In short, if you use any source of gas in your home, no one is immune from carbon monoxide poisoning. However, certain groups are especially susceptible due to their weaker bodies: the elderly, people with respiratory problems, and young children. According to the Canada Safety Council, over 10 people per year are killed in Ontario due to carbon monoxide poisoning.[2]

 

Which appliances are the troublemakers?

 

When any gas fuel is burned, carbon monoxide is produced – so all gas-utilizing appliances are potential troublemakers. The danger of carbon monoxide extends to appliances installed in the garage or outdoors, as carbon monoxide can enter the home through cracks in the walls – especially in poorly insulated homes. On the other side of things is poor ventilation, which can block carbon monoxide produced inside the home (e.g., via gas clothes driers or furnaces) from escaping the house.

 

The latter of the two situations is more common in Toronto. Compared to homes in tropical regions, for instance, where homeowners care little about insulation and often leave their windows open, Toronto’s homes are built to hold in heat, making them more energy efficient. This is a double-edged sword, however, as the insulation of Toronto homes traps carbon monoxide in the home.

 

Further problems, such as problems with the appliances themselves can cause carbon monoxide overproduction or buildup. For example, a broken heat exchanger[3] can alter the combustion process of a furnace, producing an abundance of carbon monoxide. This alone can be lethal.

 

What can a homeowner do to protect the family from carbon monoxide?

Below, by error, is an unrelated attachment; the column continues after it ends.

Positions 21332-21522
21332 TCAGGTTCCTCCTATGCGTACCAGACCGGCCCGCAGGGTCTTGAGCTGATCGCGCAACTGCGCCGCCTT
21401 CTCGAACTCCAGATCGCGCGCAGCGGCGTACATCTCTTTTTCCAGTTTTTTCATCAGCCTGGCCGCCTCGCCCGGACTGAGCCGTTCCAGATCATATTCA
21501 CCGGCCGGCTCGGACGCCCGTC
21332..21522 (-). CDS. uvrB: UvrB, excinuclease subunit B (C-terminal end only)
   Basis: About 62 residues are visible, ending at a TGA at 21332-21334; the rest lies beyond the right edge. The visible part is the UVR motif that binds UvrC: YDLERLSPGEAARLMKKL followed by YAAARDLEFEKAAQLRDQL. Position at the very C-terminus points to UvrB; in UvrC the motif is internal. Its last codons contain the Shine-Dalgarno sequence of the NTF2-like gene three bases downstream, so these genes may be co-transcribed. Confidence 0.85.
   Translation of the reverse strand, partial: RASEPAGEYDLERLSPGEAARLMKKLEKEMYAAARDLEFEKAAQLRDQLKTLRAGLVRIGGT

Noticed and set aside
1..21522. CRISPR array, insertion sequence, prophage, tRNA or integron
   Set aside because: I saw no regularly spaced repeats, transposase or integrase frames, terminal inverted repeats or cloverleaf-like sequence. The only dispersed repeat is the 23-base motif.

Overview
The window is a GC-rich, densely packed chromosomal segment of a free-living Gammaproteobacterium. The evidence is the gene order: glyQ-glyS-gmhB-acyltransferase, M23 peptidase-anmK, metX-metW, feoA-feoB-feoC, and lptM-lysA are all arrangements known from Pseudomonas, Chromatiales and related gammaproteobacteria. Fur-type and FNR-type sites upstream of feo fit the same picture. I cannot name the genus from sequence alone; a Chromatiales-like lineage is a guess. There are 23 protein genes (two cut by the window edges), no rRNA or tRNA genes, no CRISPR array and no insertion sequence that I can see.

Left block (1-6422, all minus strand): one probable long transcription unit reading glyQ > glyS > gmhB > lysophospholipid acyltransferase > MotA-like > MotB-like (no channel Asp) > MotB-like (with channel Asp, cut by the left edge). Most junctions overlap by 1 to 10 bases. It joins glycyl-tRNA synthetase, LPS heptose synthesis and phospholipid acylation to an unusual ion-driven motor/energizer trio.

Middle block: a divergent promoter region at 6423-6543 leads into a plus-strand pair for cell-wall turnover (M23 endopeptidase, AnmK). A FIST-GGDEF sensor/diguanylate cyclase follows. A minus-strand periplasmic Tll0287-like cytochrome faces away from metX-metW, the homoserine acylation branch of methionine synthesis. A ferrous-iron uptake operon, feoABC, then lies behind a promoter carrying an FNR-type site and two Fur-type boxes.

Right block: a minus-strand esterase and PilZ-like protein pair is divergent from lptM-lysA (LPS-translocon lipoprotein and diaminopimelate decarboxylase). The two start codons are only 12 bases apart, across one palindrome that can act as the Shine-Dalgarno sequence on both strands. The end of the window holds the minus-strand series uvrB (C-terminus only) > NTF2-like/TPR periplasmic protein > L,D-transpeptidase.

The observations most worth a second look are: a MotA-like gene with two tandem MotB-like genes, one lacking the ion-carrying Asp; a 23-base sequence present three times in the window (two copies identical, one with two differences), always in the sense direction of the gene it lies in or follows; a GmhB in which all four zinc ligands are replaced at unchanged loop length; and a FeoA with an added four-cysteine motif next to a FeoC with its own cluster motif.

Carbon Monoxide Detectors

We recently stated on our blog that Toronto has now mandated all homeowners install carbon monoxide detectors in their homes.[4] Though the city has threatened homeowners with a fine for not doing so, the government has not given clear advice as to how to install the carbon monoxide detectors or where to do so. We hope you will be better informed by the article so as to protect your family – so here are some tips for the installation of carbon monoxide detectors.

  1. Install carbon monoxide detectors near or in sleeping areas, as many carbon monoxide deaths occur while the family is asleep.
  2. Do not stop at one carbon monoxide detector. Installing one per room is optimal but often impractical. At the very least, install one detector at every story of your home.
  3. Choose a battery-operated model (as opposed to an electricity-powered model). If the power shuts off in your home, as it occasionally does during the Toronto winter, your carbon monoxide detector will still sound its alarm.

 

Appliance Servicing

A carbon monoxide detector alone is not a substitute for routine inspections of carbon monoxide related dangers in the home.[5] Regular checkups of your home’s gas-based appliances and ventilation can reduce your chances of carbon monoxide poisoning. Ensure you contact a licensed HVAC technician at least once per year to inspect your gas appliances. In addition, you should request an extra inspection every time you make a major change to your home’s heating system or ventilation.

 

Appliance Selection

Some appliances are less prone to carbon monoxide problems. Electric-based heating systems, for example, completely prevent combustion problems. However, we do not recommend electric-based heating appliances in general, at least in Toronto, due to their cost relative to gas heating.[6]

 

Still, some gas-based heating appliances are safer than others. For example, induced draft water heaters and sealed combustion furnaces are safer than their conventional counterparts. Again, a consultation with a certified HVAC company can help you choose the safest gas-based heating, cooking, and cleaning appliances.

 

Contact us today for a free consultation!

 

 

 

[1] http://www.parachutecanada.org/policy/item/267

[2] https://canadasafetycouncil.org/home-safety/carbon-monoxide

[3] http://www.accuservheating.com/blog/heat-exchangers-copper-vs.-stainless-steel

[4] http://www.accuservheating.com/new-city/new-carbon-monoxide-detector-laws-hit-toronto

[5] http://www.gassaferegister.co.uk/learn/carbon_monoxide_kills.aspx

[6] http://www.accuservheating.com/blog/electric-vs.-gas-boilers

James Memije

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James Memije